An area we suggested Padgett needed to improve on in our previous progress report of him was his mid-range jumper, which he rarely goes to, even though he shows good form and is fairly successful with it when he uses it. His 82% free-throw shooting in his past two seasons definitely left us encouraged about his potential there, though he inexplicably dropped to 66% from the line this year, which is puzzling to say the least. Regardless, it’s tough to fault someone for not showing a staple of their game more consistently when they’re as efficient as Padgett is, and this is something he’ll just need to adjust with at the next level, as he’ll definitely need to be more reliant on his mid-range jumper if he plays in the NBA.
As for the rest of his offense, you can’t understate Padgett’s ability to do the little things and how he applies his basketball IQ in all areas of the game. Lousiville ran a lot of their offense through Padgett in the high-post, as he shows good passing ability, hitting cutters and shooters alike. Even many of his turnovers were actually passes that went off the hands of his teammates. He’s also an excellent cutter without the ball, specifically in pick-and-rolls, where he reads the defense very well. It’s also quite the common occasion to see Padgett moving around the perimeter setting screens, and directing his teammates to their spots on the floor.
On the defensive end, Padgett’s great basketball IQ stands out as well, as he plays a very fundamentally sound game while showing great awareness, always making the right rotations. These rotations in combination with his size and timing allow him to block some shots, but he’s not very dynamic here due to athletic limitations. In man-to-man defense in the post, Padgett shows great footwork and always keeps his hands up, forcing his man into tough shots, while also doing a good job not getting beat laterally. He can be pushed around by players with a strength advantage and shot over by players with a length and athleticism advantage, but he still makes them work for it. As for the rest of his defense, it’s clear that the multiple injuries in his career have taken a toll on him physically, as he really struggles defending the pick-and-roll and closing out on shooters, just not having the quickness to consistently make the plays. While he isn’t forced to defend face-up players on the perimeter often, his lateral quickness there is also a concern. Padgett’s rebounding is also a concern, as despite his size, he’s never really excelled on the boards, especially on the defensive end. He did excel on the offensive glass last year, but he’s fallen off there as well, and this year didn’t even manage 5 rebounds per game total, though he did play 23.5 minutes per game. Of all centers in our database, Padgett ranks fifth from last in rebounds per 40 minutes pace adjusted.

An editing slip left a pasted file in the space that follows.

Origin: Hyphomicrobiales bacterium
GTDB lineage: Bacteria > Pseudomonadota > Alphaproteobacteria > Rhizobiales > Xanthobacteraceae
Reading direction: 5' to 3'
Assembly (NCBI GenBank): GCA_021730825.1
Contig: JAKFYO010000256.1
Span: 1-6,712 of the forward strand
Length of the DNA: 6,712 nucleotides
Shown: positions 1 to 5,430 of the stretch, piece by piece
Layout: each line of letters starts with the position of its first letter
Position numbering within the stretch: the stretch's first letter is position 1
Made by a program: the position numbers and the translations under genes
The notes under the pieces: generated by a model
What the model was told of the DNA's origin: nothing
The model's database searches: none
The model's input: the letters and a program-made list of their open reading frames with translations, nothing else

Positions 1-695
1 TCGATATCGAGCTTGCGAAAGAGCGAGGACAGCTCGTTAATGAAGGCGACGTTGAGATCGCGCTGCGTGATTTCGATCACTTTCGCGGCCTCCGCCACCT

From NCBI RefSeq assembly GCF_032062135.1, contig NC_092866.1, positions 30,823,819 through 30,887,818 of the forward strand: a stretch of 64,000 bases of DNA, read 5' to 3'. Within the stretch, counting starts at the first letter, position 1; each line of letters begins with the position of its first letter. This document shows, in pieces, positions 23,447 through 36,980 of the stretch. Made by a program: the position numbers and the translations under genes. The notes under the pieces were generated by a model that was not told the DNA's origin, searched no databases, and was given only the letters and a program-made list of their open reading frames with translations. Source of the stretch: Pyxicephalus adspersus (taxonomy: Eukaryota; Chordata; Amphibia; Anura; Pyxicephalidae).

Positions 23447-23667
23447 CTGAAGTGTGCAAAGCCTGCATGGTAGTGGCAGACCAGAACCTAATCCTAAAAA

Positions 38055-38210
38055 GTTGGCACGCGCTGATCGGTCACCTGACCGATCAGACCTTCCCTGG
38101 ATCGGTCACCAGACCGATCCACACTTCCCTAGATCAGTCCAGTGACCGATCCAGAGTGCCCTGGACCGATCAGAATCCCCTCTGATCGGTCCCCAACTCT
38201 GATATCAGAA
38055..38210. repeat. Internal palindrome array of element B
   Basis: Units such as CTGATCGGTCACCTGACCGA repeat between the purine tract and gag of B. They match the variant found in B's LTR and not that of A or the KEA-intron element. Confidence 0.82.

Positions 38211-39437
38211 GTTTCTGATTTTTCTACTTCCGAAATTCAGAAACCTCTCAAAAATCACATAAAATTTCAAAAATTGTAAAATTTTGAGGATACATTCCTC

Padgett is someone who has a good chance of attending the Portsmouth pre-draft camp, and if not that, he should get into the Orlando pre-draft camp as well. He’s not a lock to get drafted, and any chance of that will depend on how NBA teams feel about him after putting him through extensive physical examinations. Regardless, with his incredible feel for the game and high basketball IQ, he should get plenty of chances to make an NBA team, even with some of his limitations. If not, he should have a very successful career overseas, as long as he can manage to stay healthy.
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Top NBA Draft Prospects in the Big East (Part Three: #11-#15)
October 25, 2007
David Padgett has put together a solid three seasons at the college level thus far, his first for Kansas and the second two for Louisville. Because he sat out a year after transferring to Louisville, the senior will be 23 years old when he graduates in June. Padgett, hampered by various knee injuries throughout his young career, isn’t the most athletic player, but he brings size, skills, and a great understanding of the game to the table. One of the most encouraging things to note about Padgett is that in each of his three seasons, his assist to turnover ratio, FG%, FT%, and points per field goal attempted have steadily increased, to the point where he’s now one of the most efficient players in the NCAA.